Mike Shanahan: A proud papa as son Kyle seeks Super Bowl win
DENVER (AP) — Mike Shanahan has never been this nervous about a Super Bowl. It’s one thing to coach in the big game, quite another to watch your kid do it.
Shanahan, who coached in four Super Bowls as an assistant before leading the Denver Broncos to back-to-back titles in the late 1990s with John Elway at quarterback, will watch his son Kyle coach the San Francisco 49ers against the Kansas City Chiefs in Super Bowl 54 on Sunday.
He’s got butterflies already.
“You’re much more relaxed as a coach,” Shanahan told The Associated Press in an interview in Denver before flying to Miami. “You’re going to have to stay on point throughout the game, thinking a play or two ahead now, but you’ve prepared for all scenarios as a coach.
“But as a father watching from the stands, you have no idea what’s going to happen. Well, you have a little idea, but you don’t know for sure. So, it’s a lot more nerve-wracking being a dad than it is being a coach.”
Shanahan said he doesn’t really have any pearls of wisdom to impart to Kyle before kickoff at Hard Rock Stadium.
His son isn’t exactly a Super Bowl neophyte.
Kyle was Atlanta’s hot-shot offensive coordinator three years ago in Super Bowl 51 in Houston when the Falcons blew a 28-3 lead and lost in overtime to Tom Brady and the New England Patriots just before he landed his current gig.
As a kid, Kyle was at his father’s side a quarter century ago, serving as a ball boy in Super Bowl 29 when Mike Shanahan was calling offensive plays for Steve Young in the 49ers’ 49-26 shellacking of the San Diego Chargers at Joe Robbie Stadium in Miami.
“To think about him 25 years later being the head coach of the 49ers in the Super Bowl, in Miami, it’s amazing,” Shanahan said. “I’m obviously very proud of what he’s done and what he’s accomplished. He’s got one more big game left.”
Shanahan was Denver’s offensive coordinator in a pair of Super Bowl losses before leading the Broncos to the first of back-to-back titles as their head coach with a 31-24 upset of the Green Bay Packers in Super Bowl 32 in San Diego.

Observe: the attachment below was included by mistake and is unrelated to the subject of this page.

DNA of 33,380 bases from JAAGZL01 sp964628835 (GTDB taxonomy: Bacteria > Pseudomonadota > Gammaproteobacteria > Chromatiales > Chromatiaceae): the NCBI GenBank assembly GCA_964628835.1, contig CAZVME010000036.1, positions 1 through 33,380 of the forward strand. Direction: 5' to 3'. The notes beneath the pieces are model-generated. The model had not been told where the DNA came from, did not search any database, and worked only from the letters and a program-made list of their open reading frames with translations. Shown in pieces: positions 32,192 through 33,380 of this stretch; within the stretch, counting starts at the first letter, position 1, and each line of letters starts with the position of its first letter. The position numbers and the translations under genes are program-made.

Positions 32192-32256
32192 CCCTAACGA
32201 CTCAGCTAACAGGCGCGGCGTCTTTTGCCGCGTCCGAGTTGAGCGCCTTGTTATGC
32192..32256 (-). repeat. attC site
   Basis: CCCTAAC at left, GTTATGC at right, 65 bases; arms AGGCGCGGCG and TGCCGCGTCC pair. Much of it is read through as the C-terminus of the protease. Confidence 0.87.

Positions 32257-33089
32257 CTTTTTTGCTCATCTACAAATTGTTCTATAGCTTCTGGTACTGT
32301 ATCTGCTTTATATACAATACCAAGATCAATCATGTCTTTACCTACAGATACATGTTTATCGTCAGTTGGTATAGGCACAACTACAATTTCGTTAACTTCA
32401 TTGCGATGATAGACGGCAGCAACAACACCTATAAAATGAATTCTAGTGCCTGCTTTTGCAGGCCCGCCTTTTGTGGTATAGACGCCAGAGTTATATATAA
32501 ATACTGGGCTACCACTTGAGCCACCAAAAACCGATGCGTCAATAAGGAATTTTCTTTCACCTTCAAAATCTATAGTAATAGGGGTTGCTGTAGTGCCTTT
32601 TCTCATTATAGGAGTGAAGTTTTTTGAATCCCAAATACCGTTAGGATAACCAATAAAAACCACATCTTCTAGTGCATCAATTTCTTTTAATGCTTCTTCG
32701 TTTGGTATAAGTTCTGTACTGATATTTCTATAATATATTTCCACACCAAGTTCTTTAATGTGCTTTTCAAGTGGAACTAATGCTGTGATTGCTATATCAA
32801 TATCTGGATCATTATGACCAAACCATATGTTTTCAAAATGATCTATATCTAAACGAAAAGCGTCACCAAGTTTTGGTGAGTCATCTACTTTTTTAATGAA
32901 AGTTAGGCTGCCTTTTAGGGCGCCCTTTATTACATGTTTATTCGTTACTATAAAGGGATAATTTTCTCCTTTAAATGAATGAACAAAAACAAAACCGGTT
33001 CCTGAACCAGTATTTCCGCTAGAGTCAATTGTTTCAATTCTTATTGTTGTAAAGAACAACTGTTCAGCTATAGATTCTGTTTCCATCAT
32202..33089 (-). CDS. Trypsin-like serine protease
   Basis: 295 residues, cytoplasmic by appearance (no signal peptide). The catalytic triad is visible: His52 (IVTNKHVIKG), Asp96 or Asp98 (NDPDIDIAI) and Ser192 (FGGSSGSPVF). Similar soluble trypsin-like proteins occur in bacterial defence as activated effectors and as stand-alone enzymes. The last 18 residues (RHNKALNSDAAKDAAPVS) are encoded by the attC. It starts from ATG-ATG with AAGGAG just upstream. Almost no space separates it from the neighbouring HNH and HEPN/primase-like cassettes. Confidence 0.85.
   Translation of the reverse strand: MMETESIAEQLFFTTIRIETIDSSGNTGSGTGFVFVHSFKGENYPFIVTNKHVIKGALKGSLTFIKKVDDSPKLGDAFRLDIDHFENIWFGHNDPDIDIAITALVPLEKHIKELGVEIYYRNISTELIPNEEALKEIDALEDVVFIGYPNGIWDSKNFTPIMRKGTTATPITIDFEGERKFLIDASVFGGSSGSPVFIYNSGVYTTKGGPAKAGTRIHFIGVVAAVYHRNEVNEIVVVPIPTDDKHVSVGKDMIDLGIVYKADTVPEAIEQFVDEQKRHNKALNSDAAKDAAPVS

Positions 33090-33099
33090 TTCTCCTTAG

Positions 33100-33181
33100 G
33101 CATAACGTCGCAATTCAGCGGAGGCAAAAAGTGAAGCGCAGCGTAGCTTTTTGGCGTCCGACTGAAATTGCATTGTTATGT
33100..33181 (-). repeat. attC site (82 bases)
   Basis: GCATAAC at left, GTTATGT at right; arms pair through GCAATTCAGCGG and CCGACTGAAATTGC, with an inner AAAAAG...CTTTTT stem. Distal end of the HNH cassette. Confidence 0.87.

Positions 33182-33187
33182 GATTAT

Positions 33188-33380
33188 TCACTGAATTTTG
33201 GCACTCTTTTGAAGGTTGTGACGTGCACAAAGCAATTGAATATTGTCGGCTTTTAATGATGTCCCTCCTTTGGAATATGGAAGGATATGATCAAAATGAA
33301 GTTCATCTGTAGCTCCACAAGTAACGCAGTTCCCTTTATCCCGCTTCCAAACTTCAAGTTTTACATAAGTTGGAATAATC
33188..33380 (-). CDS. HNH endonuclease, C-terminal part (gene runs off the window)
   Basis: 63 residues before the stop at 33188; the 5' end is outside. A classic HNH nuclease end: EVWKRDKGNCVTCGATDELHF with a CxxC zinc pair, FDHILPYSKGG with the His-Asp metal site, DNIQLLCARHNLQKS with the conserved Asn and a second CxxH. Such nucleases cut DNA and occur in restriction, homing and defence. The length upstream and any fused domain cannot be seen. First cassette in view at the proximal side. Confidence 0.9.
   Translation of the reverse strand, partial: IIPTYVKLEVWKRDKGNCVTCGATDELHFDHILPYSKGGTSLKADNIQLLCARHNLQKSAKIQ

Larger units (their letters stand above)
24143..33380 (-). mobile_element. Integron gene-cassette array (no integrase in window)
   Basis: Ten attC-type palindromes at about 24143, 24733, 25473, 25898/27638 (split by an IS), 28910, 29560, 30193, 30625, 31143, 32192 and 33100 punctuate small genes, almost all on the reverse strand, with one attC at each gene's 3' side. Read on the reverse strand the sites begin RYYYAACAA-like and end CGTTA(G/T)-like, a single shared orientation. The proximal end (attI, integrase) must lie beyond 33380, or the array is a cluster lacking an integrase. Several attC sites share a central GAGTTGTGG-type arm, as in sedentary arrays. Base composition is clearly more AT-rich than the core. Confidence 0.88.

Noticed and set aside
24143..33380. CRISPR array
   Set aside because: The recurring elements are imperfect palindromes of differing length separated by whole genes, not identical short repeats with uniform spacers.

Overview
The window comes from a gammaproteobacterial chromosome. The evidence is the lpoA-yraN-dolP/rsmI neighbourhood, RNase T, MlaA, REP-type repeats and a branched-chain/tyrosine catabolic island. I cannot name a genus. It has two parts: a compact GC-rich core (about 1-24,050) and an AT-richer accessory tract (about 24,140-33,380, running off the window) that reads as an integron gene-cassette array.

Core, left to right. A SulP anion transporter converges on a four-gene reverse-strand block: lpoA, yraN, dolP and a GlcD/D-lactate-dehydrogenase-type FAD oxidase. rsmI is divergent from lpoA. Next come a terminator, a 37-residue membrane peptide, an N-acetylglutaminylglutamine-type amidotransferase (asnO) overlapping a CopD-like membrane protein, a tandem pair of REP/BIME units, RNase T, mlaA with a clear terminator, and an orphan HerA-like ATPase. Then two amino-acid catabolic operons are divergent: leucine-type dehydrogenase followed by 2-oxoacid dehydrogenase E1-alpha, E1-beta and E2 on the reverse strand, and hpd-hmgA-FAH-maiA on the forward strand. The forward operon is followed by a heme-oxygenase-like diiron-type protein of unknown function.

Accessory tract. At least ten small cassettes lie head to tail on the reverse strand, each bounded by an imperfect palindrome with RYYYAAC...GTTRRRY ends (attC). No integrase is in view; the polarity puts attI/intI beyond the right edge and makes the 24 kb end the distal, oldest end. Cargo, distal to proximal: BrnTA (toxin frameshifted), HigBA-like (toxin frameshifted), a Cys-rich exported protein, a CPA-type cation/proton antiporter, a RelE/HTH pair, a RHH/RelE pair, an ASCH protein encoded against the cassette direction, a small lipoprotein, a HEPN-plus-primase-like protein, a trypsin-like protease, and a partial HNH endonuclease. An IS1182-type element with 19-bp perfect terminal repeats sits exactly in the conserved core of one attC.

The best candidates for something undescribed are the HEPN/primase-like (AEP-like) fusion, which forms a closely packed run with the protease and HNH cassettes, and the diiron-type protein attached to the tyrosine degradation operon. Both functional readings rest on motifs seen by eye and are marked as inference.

A high school senior at the time, Kyle was at his father’s side that night, holding the cords for the head coach’s headphones in the days before they went wireless.
So, there’s really not any fatherly advice the elder Shanahan could give his son now; Kyle’s already implemented the lessons he learned from previous Super Bowls. even if this is his first one as a head coach, suggested his father.
Like putting in the game plan before flying out for Super Bowl week and minimizing the distractions closer to game day.
“You don’t realize if you haven’t been there, which the majority of players haven’t, about all the distractions, family, media, all the great things at a Super Bowl,” Shanahan said. “When you’ve been through it you realize all the potential problems you can have and you let them take care of those so the players can concentrate on their jobs.”
Shanahan went 178-144 in two decades as an NFL head coach with the Broncos, Raiders and Redskins.
Kyle is 25-25 as San Francisco’s head coach, and a win in the Super Bowl would put him above .500 for the first time.
Pretty impressive when you consider he started out his head coaching career with nine losses and slipped to 4-12 a year ago when QB Jimmy Garoppolo suffered a season-ending knee injury in September.
This year, they’re 15-3, going from the second overall pick in the draft last April to the Super Bowl.
“I think Kyle knew the situation at hand when he took the job, he knew there was going to be some growing pains, but he’d have a chance to build the team the right way,” Shanahan said. “I’m proud of how far they’ve come.”
Shanahan attended plenty of his son’s practices last summer and said he saw the seedlings of a turnaround season with Garoppolo and Richard Sherman bouncing back from injury-marred 2018 seasons.
“To be honest, what really impressed me this year, though, was they sustained a number of injuries on offense and defense and guys stepped up in backup situations, came in and played extremely well,” Shanahan said. “That speaks to your depth and character when you lose some of those key parts and are still able to win and overcome adversity.”
That has galvanized the 49ers much like overcoming an injury epidemic sparked Green Bay to the title after the 2010 season.
“Everybody feels good about it when you’re able to overcome injuries like that,” Shanahan said.
Shanahan had the honor of handing the George Halas Trophy to his son after the 49ers beat the Packers 37-20 in the NFC championship.
Watching his son raise the Lombardi Trophy on Sunday night would rank right up there with Jan. 25, 1998, when the Broncos beat Green Bay for their first Super Bowl triumph in five trips, Shanahan said.
It might even bring a bigger smile to the father’s face.
“One of the biggest things you want in life is seeing your kids succeed at whatever it is they do,” Shanahan said. “To see him on this journey that he’s had, it just makes me real proud of what he’s been able to do in his profession. It’s not easy. You’ve got to believe in yourself and work through tough times because if you don’t, you won’t last.”
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